You’d think by now I’d be an old pro at biking to work. I regularly biked to work last year when I was training for the Climate Ride, which doesn’t sound out-of-the-ordinary, except that my bike commute is 20 miles each way. On the other hand, without the training schedule, I hadn’t yet found that motivation to get up early enough this year to bike in. As a result, I was a little nervous about Bike to Work Day. I kept telling myself, “It’s just called Bike to Work Day; no one said anything about biking back.” But whatever I expected Bike to Work Day to be, it was weirder and more joyful than I would have guessed.
Most of my ride into work was in various combination, lovely and exhausting. Because of my long ride, I got to the Rockville stop long before it was open and snagged a banana off of the table as they were setting up. From Rockville to Bethesda (both D.C. suburbs), I was pleasantly surprised to note a substantial increase in the number of cyclists I saw over last year. The first half of last year’s Bike to Work Day seemed about the same as my usual commute, with very few cyclists. This year, I saw a quite a few bicyclists going both directions, which was encouraging. There’s been a bunch of articles about the skyrocketing numbers of D.C. cyclists commuting, but I hadn’t noticed it much in the suburbs until this past Friday.
I stopped at the Bethesda Bike to Work Day stop in the midst of a crowd. I arrived rather late last year, due to a mishap with a flat tire only a block from the stop. This year, I came while the party was in full swing. Despite the national group’s apathetic-at-best attitude towards cyclists, the Mid-Atlantic AAA had a table promoting bicycling and pedestrian safety. Along with a couple of human volunteers, there was a surprising safety advocate – a plastic cartoon car that talked!
Even though I spotted his human narrator quickly, he still made me smile and must enchant kids. Making the rounds, I picked up a bagel, as well as the requisite t-shirt and water bottle. Unfortunately, in trying to cram everything into and onto my bike bag, I managed to lose my good light.
But it was the way home that was far more surprising. During lunch, I checked John Scalzi’s blog for updates, as I’m a regular reader and a fan of his SF novels. Much to my surprise, I saw that he was going to be in nearby Crystal City, Virginia doing an open signing that evening! After fussing about trying to decide the best way to get there, I finally decided that I was just going to bike over from D.C. on my own bike, helmet-hair and all. Looking up the route on Google, I was pleased to see that there’s an excellent multi-use bike path that connects the Jefferson Memorial with Crystal City. I had been on it before, all the way back during my first Climate Ride training session, but hadn’t seen it since. Since the semi-chilly morning, the sky had cleared and it warmed up without being hot. I tooled along the path with other commuters, training racers, and tourists out for a spin. The planes flying out of Reagan National Airport, which the path winds by, added an extra layer of drama to it all.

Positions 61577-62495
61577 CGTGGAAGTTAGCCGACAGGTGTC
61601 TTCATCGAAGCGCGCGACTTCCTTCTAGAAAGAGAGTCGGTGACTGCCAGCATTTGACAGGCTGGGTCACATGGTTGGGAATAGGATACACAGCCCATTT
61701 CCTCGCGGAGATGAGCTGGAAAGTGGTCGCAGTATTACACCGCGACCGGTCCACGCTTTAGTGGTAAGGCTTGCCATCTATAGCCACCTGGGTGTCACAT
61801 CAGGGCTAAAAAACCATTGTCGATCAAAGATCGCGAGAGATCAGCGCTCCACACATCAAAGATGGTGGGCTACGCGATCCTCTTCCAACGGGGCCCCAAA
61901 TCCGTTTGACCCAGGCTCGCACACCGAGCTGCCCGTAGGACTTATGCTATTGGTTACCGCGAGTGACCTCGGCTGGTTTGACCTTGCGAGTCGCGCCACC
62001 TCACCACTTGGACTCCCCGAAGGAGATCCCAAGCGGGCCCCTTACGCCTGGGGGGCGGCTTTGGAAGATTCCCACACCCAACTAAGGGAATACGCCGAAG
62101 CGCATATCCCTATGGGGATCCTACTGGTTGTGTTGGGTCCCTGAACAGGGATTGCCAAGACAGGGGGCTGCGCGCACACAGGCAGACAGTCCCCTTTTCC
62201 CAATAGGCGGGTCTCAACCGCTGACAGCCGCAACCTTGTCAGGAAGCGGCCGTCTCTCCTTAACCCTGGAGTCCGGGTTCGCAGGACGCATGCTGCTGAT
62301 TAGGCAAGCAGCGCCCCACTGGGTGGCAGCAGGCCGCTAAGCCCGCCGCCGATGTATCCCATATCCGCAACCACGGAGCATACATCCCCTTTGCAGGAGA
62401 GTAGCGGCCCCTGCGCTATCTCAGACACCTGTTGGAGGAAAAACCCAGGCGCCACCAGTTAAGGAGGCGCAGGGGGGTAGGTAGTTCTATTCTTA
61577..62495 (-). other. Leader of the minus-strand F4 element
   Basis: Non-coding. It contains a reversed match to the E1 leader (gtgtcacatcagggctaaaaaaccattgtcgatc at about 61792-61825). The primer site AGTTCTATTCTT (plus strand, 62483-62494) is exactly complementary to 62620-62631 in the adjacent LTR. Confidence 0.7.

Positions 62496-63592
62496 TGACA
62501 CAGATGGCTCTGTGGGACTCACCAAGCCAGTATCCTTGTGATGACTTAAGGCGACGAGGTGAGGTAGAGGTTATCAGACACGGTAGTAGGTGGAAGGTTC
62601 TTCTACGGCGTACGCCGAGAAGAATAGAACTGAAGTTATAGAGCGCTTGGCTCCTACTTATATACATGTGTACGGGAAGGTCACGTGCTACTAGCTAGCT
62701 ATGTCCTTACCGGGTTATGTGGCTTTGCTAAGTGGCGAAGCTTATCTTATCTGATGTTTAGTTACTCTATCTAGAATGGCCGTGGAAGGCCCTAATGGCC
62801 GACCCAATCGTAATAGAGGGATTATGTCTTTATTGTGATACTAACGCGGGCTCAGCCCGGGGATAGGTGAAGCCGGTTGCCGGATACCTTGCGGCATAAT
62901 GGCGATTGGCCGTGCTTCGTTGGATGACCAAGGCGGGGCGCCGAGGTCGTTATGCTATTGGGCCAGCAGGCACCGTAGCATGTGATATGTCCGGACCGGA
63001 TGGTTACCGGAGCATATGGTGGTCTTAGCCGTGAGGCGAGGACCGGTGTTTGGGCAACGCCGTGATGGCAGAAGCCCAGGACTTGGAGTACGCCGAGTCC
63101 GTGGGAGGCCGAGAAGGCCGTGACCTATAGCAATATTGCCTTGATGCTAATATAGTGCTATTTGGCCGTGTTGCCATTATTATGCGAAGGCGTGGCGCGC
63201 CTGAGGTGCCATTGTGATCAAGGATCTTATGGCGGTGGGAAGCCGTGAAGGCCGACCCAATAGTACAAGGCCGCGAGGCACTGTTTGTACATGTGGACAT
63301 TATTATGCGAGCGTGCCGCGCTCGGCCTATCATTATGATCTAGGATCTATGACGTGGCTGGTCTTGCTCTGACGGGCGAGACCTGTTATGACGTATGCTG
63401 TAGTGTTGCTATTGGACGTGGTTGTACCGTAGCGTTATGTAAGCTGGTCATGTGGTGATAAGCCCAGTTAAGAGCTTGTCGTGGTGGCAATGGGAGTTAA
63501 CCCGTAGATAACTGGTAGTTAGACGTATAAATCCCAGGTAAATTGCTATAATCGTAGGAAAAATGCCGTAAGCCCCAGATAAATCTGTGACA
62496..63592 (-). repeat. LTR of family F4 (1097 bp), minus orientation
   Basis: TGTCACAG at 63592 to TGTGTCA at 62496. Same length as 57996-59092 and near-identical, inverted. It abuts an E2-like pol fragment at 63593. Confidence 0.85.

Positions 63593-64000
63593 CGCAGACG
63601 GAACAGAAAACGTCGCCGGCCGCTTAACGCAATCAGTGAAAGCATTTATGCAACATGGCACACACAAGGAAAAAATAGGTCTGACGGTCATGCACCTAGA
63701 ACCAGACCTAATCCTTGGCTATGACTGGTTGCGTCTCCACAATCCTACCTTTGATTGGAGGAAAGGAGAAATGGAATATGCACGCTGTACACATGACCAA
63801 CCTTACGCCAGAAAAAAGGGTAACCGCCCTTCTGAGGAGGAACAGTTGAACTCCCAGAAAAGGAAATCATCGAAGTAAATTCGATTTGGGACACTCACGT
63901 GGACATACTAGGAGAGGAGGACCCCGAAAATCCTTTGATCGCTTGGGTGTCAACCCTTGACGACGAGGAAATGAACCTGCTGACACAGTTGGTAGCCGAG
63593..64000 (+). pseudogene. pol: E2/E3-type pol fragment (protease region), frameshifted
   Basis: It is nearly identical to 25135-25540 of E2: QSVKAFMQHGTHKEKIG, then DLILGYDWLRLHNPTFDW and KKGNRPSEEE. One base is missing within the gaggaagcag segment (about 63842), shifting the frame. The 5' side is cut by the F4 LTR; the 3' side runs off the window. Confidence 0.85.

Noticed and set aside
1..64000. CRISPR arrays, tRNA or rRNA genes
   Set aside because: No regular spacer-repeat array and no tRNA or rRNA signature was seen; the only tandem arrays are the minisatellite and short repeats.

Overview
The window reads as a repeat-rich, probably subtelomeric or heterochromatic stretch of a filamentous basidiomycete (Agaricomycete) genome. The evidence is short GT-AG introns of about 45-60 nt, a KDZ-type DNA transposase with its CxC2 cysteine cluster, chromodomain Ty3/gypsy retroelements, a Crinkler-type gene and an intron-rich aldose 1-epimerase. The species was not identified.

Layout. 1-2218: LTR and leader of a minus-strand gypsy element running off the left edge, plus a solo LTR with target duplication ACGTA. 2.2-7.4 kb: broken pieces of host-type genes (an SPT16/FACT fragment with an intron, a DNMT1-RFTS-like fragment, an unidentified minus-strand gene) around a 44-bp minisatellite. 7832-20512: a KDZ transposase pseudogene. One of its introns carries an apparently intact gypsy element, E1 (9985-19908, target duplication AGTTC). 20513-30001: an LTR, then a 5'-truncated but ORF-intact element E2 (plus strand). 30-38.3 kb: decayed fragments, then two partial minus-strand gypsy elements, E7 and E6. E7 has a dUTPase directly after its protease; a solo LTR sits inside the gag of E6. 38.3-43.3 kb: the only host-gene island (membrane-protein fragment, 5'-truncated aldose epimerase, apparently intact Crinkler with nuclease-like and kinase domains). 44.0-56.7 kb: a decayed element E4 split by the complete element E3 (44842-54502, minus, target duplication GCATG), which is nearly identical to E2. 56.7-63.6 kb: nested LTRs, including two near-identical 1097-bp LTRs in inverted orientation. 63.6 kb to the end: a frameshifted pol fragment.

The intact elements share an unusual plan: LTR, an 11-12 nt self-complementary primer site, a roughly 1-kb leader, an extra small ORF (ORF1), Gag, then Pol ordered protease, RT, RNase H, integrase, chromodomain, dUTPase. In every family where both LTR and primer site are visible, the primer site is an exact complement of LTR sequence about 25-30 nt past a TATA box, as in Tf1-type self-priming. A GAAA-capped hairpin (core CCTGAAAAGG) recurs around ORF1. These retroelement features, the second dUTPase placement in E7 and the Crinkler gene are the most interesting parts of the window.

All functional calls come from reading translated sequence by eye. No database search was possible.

I also saw this dude – riding an actual velocipede! I haven’t even seen a real one of these on the Seersucker Ride. That takes some serious commitment to being weird.
After 4.5 miles and an awkward change of clothes in the hotel bathroom, I was all set to meet and have my book signed by one of my favorite authors. As I waited in line to buy a book, I spotted another much desired novel – Among Others, by Jo Walton. Since Patrick Nielsen Hayden on Making Light wrote up a wonderful preview/review that described how it perfectly captures the sense of growing up with and because of SF books, I’ve wanted to read it. And now, with the author actually here, able to sign it? Well, of course I just had to have it, actual space in my bag be damned. I’d break the laws of physics to get these books home.
When I walked into the signing hall, I was both surprised and somewhat pleased to see how short the lines were. Even though it was a “public event,” it wasn’t exactly advertised as such outside of Scalzi’s blog, so the lines made sense, but I’m used to huge D.C. events where everything is mobbed. After a big two minutes waiting in line, I finally got up to John Scalzi. As I’ve read so much of his blog, I feel like I know him more than many authors, but also know that’s weird and creepy to say that. Instead, I said that I came over because I saw the event posted on the blog and would like him to sign my book. Instead of doing the rational thing and leaving the pleasant conversation at that, I then tried to take a photo. Never a good idea. I ended up scrambling around in my bag, trying to sort through my biking clothes for my phone, and then taking up half of the photo. Sigh. I tried to be similarly friendly without being creepy to Jo Walton and think I mistakenly insulted her. Double sigh. Despite my social awkwardness, I was still walking around with a stupid grin on my face. Being able to meet awesome authors and get books signed was so unexpectedly lovely.
I finished my day with a ride back to D.C., through the city, and up the Capital Crescent Trail to Bethesda. By that time, the dark was falling, so I grabbed dinner and hopped on the Metro. Even though I didn’t complete biking home from work, Bike to Work Day was a success.
Did you participate in Bike to Work Day or have you in the past? How did it go?